Can Mindful Awareness Practices reduce psychological and behavioral disturbance among premenopausal early stage breast cancer survivors?
Data of publication of the randomized controlled trial: April 2015
Design
Randomized controlled trial (RCT).
Participants
71 women (mean age: 46.8 years) under age 50 who had completed early stage breast cancer treatment including local and/or adjuvant cancer therapy (except hormonal therapy).
Intervention
6 weekly 2-hour-long group Mindful Awareness Practices (MAPS) intervention.
Comparator
Comparison 1: MAPS versus wait-list.
Major Outcomes
Outcome 1: Perceived stress measured by Perceived Stress Scale (PSS). Higher scores indicated higher perceived stress;
Outcome 2: Depressive symptoms measured by Center for Epidemiologic Studies Depression Scale (CESD). Higher scores indicated greater presence of depressive symptoms.
Settings
This trial was performed in an outpatient setting.
Comparison    MAPS intervention versus wait-list for MAPS.
Main Results
MAPS intervention had led to a significant reduction on perceived stress (p=0.004), but reduction on depressive symptoms was insignificant (p=0.094). Effects of the MAPS intervention were not maintained at 3-month follow-up.
Comparison: MAPS intervention versus wait-list among early stage breast cancer surviving premenopausal women
Outcomes No. of studies (Total number of participants) Mean score/ No. of participants Heterogeneity test (I2) MD p value Overall quality of evidence*
Intervention Comparator
1 1 (71) Not reported/ 39 Not reported/ 32 Not applicable as there is only 1 study. Not reported 0.004 Moderate
2 1 (71) Not reported/ 39 Not reported/ 32 Not applicable as there is only 1 study. Not reported 0.094 Low
Keys: MD = mean difference.
Comparison    MAPS intervention versus wait-list for MAPS.
Main Results
MAPS intervention had led to a significant reduction on perceived stress (p=0.004), but reduction on depressive symptoms was insignificant (p=0.094). Effects of the MAPS intervention were not maintained at 3-month follow-up.
Comparison: MAPS intervention versus wait-list among early stage breast cancer surviving premenopausal women
Outcomes 1 2
No. of studies (Total number of participants) 1 (71) 1 (71)
Mean score/ No. of participants Intervention Not reported/ 39 Not reported/ 39
Comparator Not reported/ 32 Not reported/ 32
MD Not reported Not reported
p value 0.004 0.094
Overall quality of evidence* Moderate Low
Keys: MD = mean difference.
Conclusion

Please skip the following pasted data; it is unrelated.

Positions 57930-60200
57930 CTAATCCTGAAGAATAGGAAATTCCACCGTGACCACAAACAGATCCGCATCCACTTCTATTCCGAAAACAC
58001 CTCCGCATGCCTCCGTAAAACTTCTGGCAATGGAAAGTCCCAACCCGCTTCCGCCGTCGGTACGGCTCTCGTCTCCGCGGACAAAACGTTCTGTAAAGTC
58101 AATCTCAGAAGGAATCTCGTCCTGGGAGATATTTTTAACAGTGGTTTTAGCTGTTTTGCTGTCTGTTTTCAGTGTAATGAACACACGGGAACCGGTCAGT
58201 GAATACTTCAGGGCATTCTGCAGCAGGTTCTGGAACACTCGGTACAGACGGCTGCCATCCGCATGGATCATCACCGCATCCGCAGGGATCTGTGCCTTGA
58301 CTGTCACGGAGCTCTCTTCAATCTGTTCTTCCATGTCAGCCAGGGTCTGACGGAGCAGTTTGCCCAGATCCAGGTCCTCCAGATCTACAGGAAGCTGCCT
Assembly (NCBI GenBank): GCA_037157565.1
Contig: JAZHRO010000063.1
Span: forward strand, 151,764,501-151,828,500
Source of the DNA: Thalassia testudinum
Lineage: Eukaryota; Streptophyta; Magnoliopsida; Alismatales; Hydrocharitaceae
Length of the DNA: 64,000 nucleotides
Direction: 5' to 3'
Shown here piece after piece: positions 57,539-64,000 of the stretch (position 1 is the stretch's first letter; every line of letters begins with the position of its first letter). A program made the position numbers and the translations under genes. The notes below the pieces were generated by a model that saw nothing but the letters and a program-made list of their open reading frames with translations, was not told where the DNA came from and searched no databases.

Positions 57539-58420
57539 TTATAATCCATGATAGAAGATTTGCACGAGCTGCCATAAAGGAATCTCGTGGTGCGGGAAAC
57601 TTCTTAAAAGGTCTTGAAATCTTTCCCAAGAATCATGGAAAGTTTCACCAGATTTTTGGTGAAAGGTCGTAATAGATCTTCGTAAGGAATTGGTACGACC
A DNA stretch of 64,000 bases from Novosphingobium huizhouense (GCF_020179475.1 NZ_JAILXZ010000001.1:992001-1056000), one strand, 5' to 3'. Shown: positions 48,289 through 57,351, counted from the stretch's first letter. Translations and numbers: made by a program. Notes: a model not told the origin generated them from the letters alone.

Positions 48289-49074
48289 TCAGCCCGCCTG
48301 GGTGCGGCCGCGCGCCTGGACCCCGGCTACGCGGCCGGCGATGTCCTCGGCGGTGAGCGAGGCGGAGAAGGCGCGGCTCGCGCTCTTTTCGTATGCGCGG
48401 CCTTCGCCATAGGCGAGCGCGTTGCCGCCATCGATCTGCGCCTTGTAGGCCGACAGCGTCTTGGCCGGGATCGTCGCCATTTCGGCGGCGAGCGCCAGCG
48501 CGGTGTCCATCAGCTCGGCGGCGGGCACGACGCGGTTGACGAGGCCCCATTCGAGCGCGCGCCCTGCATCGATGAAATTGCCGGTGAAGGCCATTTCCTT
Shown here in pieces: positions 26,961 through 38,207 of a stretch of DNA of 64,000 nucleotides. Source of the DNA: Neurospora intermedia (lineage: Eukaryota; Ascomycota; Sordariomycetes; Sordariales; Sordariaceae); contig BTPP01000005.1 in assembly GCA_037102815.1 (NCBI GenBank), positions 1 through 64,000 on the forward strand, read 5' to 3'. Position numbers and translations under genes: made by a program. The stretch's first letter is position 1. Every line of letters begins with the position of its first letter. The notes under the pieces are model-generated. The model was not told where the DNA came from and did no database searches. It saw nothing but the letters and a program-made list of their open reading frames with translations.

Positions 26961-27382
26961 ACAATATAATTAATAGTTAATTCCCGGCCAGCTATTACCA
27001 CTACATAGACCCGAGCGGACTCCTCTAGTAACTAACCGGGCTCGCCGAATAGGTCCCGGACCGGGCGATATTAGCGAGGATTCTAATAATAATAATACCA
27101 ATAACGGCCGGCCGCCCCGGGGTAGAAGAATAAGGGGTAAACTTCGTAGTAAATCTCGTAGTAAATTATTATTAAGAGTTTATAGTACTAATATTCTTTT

Benefits
MAPS intervention significantly reduces perceived stress among premenopausal women who had received early-stage breast cancer treatment, compared to no intervention. However, the effect was limited to short-term follow up. For Outcome 1, the overall quality of evidence is moderate. Further research is fairly likely to have an important impact on our confidence in this estimate of effect. For Outcome 2, the overall quality of evidence is low. Further research is likely to have an important impact on our confidence in this estimate of effect.
Harms
No adverse events were reported.
Link to Original Article
https://www.ncbi.nlm.nih.gov/pubmed/25537522
The synopsis is based on the following article:
Bower JE, Crosswell AD, Stanton AL, Crespi CM, Winston D, Arevalo J, et al. Mindfulness meditation for younger breast cancer survivors: a randomized controlled trial. Cancer. 2015 Apr 15;121(8):1231-40.


* Interpretation of quality assessment results:
• Very low: Further research is most likely to have an important impact on our confidence in this estimate of effect.
• Low: Further research is likely to have an important impact on our confidence in this estimate of effect.
• Moderate: Further research is fairly likely to have an important impact on our confidence in this estimate of effect.
• High: Further research is unlikely to have an important impact on our confidence in this estimate of effect.
• Very high: Further research is most unlikely to have an important impact on our confidence in this estimate of effect.

Details of assessment method can be found at Chung VC, Wu XY, Ziea ET, Ng BF, Wong SY, Wu JC. Assessing internal validity of clinical evidence on effectiveness of CHinese and integrative medicine: Proposed framework for a CHinese and Integrative Medicine Evidence RAting System (CHIMERAS). European Journal of Integrative Medicine. 2015 Aug 31;7(4):332-41.